PRINT October 1995

Ascetic Esthetic

LOOKING AT PRE–NEW YORK Piet Mondrian, I could only think about the reductive zeal and restraint that must have been required to focus on the spatiality of the white voids, which seem at once to seek out and reject color. For Mondrian, the diamond-shaped canvases of the ’20s and the asymmetrical spaces of plastic structures compose an ascetic music. Veiling and distorting the codes that signal a direct correspondence between what is represented on the picture plane and an external object, Mondrian attempted to achieve a visual approximation of the dialectic between the spiritual and the natural.

The paradigm of placing Mondrian’s work on a purely spiritual plane needs to be (re)viewed: his work does not construct a space of pure opticality but rather one of filmic projection. In the works of the ’20s, the grid assumes the role of the signifier; it is the foundation of his plastic discourse, while color, or its absence, operates on a more “retinal,” perceptual level. This early work freezes time, emphasizing containment and stasis, a fixed subject. As his work progresses, it becomes evident that in his development of a “new plasticism”—one in which the perceptual bondage of the grids to the planes of color, which characterized much of the pre-’30s work, is ruptured—Mondrian increasingly pulled the spectator into the space formed by the projection of his unconscious gaze, only to push him away again. In his clear elimination of the colors he disliked (such as green, which for him was too closely linked to nature), Mondrian placed the spectator within his own chromatic frame. Over time Mondrian’s visual language—hard, sharp, black markings making up competing horizontal and vertical grids on the white ground—begins to form filmic frames and sequences.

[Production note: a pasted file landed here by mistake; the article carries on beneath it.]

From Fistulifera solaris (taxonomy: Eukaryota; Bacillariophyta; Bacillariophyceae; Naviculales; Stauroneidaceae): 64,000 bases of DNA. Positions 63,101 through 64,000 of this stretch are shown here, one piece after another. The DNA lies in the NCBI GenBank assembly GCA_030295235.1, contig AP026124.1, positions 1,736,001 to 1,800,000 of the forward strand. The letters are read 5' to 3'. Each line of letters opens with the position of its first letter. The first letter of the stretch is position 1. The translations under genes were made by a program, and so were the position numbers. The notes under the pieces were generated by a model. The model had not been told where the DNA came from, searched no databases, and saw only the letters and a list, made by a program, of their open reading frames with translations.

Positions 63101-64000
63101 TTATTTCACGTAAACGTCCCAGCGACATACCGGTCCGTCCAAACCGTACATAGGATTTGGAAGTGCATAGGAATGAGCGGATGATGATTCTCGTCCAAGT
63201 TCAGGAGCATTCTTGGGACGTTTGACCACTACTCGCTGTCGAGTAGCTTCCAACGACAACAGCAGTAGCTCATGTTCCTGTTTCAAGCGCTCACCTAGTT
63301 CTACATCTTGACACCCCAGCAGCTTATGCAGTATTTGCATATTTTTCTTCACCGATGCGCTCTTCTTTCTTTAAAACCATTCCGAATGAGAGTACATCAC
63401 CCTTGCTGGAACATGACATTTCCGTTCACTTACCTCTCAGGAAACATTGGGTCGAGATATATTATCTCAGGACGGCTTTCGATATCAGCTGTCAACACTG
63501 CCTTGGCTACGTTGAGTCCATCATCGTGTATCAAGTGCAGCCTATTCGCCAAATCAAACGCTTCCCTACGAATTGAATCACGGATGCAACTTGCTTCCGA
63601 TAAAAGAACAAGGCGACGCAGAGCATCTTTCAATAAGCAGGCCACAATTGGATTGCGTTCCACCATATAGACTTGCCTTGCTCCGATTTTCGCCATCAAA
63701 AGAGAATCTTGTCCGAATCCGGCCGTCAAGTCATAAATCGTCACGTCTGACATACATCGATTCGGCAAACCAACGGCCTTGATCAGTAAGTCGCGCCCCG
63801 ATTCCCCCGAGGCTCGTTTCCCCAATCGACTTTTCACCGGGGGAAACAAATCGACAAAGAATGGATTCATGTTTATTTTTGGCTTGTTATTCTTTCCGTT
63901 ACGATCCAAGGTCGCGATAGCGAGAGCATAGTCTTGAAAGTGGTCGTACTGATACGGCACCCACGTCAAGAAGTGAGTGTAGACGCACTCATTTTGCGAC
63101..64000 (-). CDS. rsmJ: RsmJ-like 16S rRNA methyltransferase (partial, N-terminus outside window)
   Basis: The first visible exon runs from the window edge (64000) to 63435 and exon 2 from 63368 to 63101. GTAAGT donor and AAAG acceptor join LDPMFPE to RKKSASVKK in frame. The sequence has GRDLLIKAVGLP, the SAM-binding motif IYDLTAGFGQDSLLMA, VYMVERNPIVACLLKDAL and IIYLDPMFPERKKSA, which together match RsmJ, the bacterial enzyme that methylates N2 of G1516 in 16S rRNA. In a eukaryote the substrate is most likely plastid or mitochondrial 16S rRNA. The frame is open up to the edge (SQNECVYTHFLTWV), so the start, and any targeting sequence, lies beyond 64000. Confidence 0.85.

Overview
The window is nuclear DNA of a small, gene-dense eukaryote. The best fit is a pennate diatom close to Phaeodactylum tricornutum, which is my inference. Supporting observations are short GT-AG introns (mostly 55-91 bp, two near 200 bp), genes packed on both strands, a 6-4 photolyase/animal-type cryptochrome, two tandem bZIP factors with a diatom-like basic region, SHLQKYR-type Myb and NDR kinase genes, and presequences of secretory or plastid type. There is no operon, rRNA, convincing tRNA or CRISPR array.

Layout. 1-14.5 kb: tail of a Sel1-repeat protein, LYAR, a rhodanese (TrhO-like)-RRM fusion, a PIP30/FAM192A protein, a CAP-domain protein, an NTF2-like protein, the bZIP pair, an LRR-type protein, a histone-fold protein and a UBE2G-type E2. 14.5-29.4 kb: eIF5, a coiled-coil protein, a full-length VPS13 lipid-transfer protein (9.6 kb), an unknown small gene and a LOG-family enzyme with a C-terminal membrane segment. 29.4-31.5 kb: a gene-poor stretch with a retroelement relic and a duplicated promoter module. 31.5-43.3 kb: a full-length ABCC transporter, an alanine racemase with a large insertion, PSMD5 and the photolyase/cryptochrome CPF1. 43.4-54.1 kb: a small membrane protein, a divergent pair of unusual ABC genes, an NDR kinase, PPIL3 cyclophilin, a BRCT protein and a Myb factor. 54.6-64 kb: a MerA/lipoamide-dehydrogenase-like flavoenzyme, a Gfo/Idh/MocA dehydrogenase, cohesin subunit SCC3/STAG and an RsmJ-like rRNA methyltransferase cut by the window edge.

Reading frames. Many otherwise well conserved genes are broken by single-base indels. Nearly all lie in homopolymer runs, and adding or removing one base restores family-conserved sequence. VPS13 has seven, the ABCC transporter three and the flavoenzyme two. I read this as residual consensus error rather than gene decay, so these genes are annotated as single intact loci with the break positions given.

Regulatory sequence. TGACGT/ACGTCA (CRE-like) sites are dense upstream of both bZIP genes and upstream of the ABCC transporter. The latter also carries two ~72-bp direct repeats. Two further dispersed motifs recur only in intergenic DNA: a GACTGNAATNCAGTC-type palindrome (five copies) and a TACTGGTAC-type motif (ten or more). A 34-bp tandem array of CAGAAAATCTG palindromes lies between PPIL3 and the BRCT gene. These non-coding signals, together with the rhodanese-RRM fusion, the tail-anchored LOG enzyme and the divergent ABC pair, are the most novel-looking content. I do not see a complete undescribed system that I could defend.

A number of works he produced in the ’20s, and certainly later paintings such as Trafalgar Square, 1939–43, signal the movement in his oeuvre from a preoccupation with the conventional concerns of painting (modulation and the relationship among colors) to a filmic sense of visuality. Viewing Mondrian through what Gilles Deleuze calls the “time-image,” it is possible to chart the progression of Mondrian’s new painting language, which reached its apogee in Broadway Boogie Woogie and Victory Boogie Woogie (both 1942–44). As Deleuze discusses in Cinema 2, the time-image isolates the optical and the aural, so that time becomes the “full, that is, the unalterable form filled by change.”1 Mondrian’s New York paintings create what Deleuze called “virtual images,” works that reflect the various planes of meaning and experience on which the object exists rather than the object itself. It is as if the early works were a preliminary architectural plan for the delirious urbanism of ’40s New York. In a vertiginous geometry, circuits are placed on top of a diamond-shaped canvas in Victory Boogie Woogie; its metropolitan buzz rejects utopian notions of order while revealing the circuits through which perception, recollection, and signification travel. In Deleuze’s words, “Each circuit obliterates and creates an object. But it is precisely in this ‘double movement of creation and erasure’ that successive planes and independent circuits, cancelling each other out, contradicting each other, joining up with each other, forking, will simultaneously constitute the layers of one and the same physical reality, and the levels of one and the same mental reality, memory or spirit.”2 It is as if, in coming to New York, Mondrian realized that purity, spirituality, and strictness had to dissolve into noise—that his work had to reflect the intersection of light and sound, the motion through and around objects.

The dichotomy between the horizontal and the vertical in early Mondrian reflects a static sense of pleasure, whereas his later paintings give the impression that the elements of the composition are moving across and jumping out from the surface. Polar opposites collide but never resolve into a form that might constitute a center, as if reflecting on the origins of plasticity itself. To view the work in his current retrospective is to see the shift from a linear temporality to a rhythmic one, from a concrete representation of the object to its description, from an external space to one that reflects the subject’s construction of it. Models, projections, sounding boards must be continuously regenerated in order for the spectator to “envision” what inroads can be made into plasticity, to begin to chart where metaphors and geometries might enmesh. Abstraction reemerges from other cores and drives in order to be continually reimagined. I can only think of Mondrian’s statement: “I don’t want pictures, I just want to find things out.”

Lydia Dona

1. Gilles Deleuze, Cinema 2: The Time-Image, trans. Hugh Tomlinson and Robert Galeta, Minneapolis: University of Minnesota Press, 1989, p. 17.

2. Ibid, p. 46.